We may be required to change our registered address or relocate our operating offices under PRC law.
Under PRC law, the registered address of a company shall be its main premises for business operations. If a company intends to set up other premises for business operation outside its registered address, the company shall register those premises for business operation as branch offices with the relevant local market regulation authorities at the place where the premises are located and obtain business licenses for them as branch offices.
Currently, some of our subsidiaries have set up premises for business operations outside their registered addresses as the operating addresses, and use these premises as the main premises for business operations. We may not be able to change the registered address of our subsidiaries to its operating addresses or register such premises as branch offices in a timely manner or at all due to complex procedural requirements and relocation of branch offices from time to time. In the future, we may expand our business to additional locations in China and we may fail to update the registered address for our subsidiaries or register those premises as branch offices in a timely manner. If the PRC regulatory authorities determine that we are in violation of the relevant laws and regulations, we may be subject to penalties, including but not limited to fines, being listed on the List of Enterprises with Serious Illegal and Dishonest Acts and publicized to the public. As of the date of this annual report, we have not received any regulatory or governmental penalties in relation to the registered address of our subsidiaries. If we become subject to these penalties, our business, results of operations, financial condition and prospects could be materially and adversely affected.
Risks Relating to Our Relationships with Kingsoft Group and Xiaomi
If we are no longer able to benefit from our business cooperation with Kingsoft Group or Xiaomi and its ecosystem, our business may be adversely affected.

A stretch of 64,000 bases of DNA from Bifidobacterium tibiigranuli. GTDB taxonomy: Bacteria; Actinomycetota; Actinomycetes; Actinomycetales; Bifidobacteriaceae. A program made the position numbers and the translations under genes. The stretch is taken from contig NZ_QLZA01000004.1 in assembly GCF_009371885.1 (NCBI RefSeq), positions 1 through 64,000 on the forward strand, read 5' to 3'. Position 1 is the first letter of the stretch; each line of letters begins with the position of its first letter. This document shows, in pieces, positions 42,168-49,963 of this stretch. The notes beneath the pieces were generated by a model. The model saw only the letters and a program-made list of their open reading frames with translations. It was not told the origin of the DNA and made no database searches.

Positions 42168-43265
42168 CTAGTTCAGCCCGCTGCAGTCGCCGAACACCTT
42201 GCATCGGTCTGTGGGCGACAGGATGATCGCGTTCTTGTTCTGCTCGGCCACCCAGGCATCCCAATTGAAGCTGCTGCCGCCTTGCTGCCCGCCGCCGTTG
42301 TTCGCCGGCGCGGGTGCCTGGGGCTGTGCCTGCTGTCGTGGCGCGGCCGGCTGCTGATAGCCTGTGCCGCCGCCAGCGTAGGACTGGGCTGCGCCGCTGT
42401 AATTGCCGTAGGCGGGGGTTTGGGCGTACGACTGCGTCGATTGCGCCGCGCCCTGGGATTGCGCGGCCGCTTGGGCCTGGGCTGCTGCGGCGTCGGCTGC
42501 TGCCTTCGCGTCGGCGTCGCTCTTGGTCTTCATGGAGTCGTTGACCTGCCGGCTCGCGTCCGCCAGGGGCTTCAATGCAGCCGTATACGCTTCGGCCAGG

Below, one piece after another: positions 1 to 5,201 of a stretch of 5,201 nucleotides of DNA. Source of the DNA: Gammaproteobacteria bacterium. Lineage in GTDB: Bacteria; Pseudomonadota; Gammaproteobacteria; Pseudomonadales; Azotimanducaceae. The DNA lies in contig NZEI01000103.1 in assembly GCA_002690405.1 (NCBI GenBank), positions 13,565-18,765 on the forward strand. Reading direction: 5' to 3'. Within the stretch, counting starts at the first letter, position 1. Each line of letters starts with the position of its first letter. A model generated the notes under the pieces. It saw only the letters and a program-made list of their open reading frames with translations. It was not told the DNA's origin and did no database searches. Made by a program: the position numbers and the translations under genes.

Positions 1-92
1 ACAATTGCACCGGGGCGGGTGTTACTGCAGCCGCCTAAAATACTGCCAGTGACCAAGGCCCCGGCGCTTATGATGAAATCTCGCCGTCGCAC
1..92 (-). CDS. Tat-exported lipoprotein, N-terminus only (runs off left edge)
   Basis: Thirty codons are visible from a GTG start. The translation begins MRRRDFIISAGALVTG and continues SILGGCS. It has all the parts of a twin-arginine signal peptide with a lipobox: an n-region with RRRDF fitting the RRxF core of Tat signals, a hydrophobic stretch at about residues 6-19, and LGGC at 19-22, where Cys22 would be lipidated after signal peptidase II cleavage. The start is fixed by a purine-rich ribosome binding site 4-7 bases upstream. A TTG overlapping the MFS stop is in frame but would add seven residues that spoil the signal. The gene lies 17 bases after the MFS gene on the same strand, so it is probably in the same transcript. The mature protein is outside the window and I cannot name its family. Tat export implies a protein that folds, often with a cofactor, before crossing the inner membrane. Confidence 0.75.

Kingsoft Group, our major shareholder, is a leading software company in China. Mr. Jun Lei, our chairman of the Board, exercises significant influence over Kingsoft Group as he currently serves the chairman of the board and
a non-executive director
of Kingsoft Group and is deemed to be interested in 22.78%
of total issued shares in Kingsoft Group as of December 31, 2021. Xiaomi, another major shareholder of our company and controlled by Mr. Jun Lei, is an internet company with smartphones and smart hardware connected by an IoT platform at its core. Our business has benefited from Kingsoft Group’s and Xiaomi’s brand names, strong market positions and ecosystems. We cooperate with Kingsoft Group and Xiaomi in various areas, such as cross-referrals and devices for IoT – smart living solutions. We cannot assure you that we will be able to continue to benefit from our relationships with Kingsoft Group and Xiaomi in the future. To the extent that we cannot maintain our relationships with Kingsoft Group and Xiaomi on terms favorable to us, or at all, we will need to find replacement for services and device providers, which may not be done in a timely manner and/or on commercially reasonable terms, or at all, and we may lose access to key strategic assets, which could result in material and adverse effects on our business and results of operations.
 
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Kingsoft Group and Xiaomi are our existing customers, from which we received a portion of revenues. Failure to maintain the relationships with them would result in lower revenues and could adversely impact our business, operation results and financial conditions.
We have derived, and believe that we will continue to derive, a portion of our revenues from Kingsoft Group and Xiaomi. Revenues from Kingsoft Group in the aggregate accounted for 2.8%, 1.8% and 1.7% of our total revenues in 2019, 2020 and 2021, respectively. Revenues from Xiaomi in the aggregate accounted for 14.4%, 10.0% and 8.5% of our total revenues in 2019, 2020 and 2021, respectively. We cannot assure you that we will be able to maintain the customer relationships with Kingsoft Group and Xiaomi in the future. Any failure to maintain close relationships with them will result in declines in our revenues, which could have an adverse effect on our business, results of operations and financial condition.
Any policy changes, punishment or litigation against Kingsoft Group or Xiaomi, or any negative developments in Kingsoft Group’s or Xiaomi’s market position, brand recognition or financial condition may materially and adversely affect our reputation, business, results of operations and financial condition.